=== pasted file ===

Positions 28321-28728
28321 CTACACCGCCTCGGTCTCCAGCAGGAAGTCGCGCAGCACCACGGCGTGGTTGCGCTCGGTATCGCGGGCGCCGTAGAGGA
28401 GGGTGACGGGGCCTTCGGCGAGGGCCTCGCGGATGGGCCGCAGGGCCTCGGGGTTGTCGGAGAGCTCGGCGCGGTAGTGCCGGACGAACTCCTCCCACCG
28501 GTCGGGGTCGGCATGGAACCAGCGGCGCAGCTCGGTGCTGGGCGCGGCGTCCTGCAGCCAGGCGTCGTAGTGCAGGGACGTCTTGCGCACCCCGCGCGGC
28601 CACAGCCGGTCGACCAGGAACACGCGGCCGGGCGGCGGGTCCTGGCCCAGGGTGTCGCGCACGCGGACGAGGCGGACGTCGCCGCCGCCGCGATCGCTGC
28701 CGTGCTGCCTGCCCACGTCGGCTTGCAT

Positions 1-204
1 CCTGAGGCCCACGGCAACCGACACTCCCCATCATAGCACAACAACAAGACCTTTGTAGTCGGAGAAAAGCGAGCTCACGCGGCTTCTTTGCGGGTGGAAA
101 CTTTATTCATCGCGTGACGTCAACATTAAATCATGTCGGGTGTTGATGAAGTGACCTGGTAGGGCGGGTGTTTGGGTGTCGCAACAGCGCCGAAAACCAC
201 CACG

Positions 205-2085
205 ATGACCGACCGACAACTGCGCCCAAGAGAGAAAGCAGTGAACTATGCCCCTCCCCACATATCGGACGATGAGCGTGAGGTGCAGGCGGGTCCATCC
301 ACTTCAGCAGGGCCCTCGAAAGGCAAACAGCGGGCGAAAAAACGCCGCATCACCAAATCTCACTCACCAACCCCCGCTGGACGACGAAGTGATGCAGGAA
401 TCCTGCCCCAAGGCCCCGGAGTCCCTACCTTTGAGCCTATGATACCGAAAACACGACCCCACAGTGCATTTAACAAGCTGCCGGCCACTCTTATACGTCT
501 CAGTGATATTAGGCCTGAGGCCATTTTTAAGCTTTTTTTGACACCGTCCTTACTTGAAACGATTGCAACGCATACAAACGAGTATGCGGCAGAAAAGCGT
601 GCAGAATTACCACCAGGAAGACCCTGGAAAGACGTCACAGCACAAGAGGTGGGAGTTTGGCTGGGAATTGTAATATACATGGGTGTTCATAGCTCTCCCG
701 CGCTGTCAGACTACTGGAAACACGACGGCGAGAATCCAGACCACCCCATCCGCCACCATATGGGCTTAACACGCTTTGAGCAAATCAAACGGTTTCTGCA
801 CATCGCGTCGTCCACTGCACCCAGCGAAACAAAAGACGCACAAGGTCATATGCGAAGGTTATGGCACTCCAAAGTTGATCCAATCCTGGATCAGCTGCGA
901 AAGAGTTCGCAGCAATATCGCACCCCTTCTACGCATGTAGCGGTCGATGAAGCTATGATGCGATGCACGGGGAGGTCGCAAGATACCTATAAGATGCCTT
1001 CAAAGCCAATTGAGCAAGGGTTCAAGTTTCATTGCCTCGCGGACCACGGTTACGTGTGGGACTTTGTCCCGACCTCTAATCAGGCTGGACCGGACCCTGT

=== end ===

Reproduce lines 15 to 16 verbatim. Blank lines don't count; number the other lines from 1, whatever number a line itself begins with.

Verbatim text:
501 CAGTGATATTAGGCCTGAGGCCATTTTTAAGCTTTTTTTGACACCGTCCTTACTTGAAACGATTGCAACGCATACAAACGAGTATGCGGCAGAAAAGCGT
601 GCAGAATTACCACCAGGAAGACCCTGGAAAGACGTCACAGCACAAGAGGTGGGAGTTTGGCTGGGAATTGTAATATACATGGGTGTTCATAGCTCTCCCG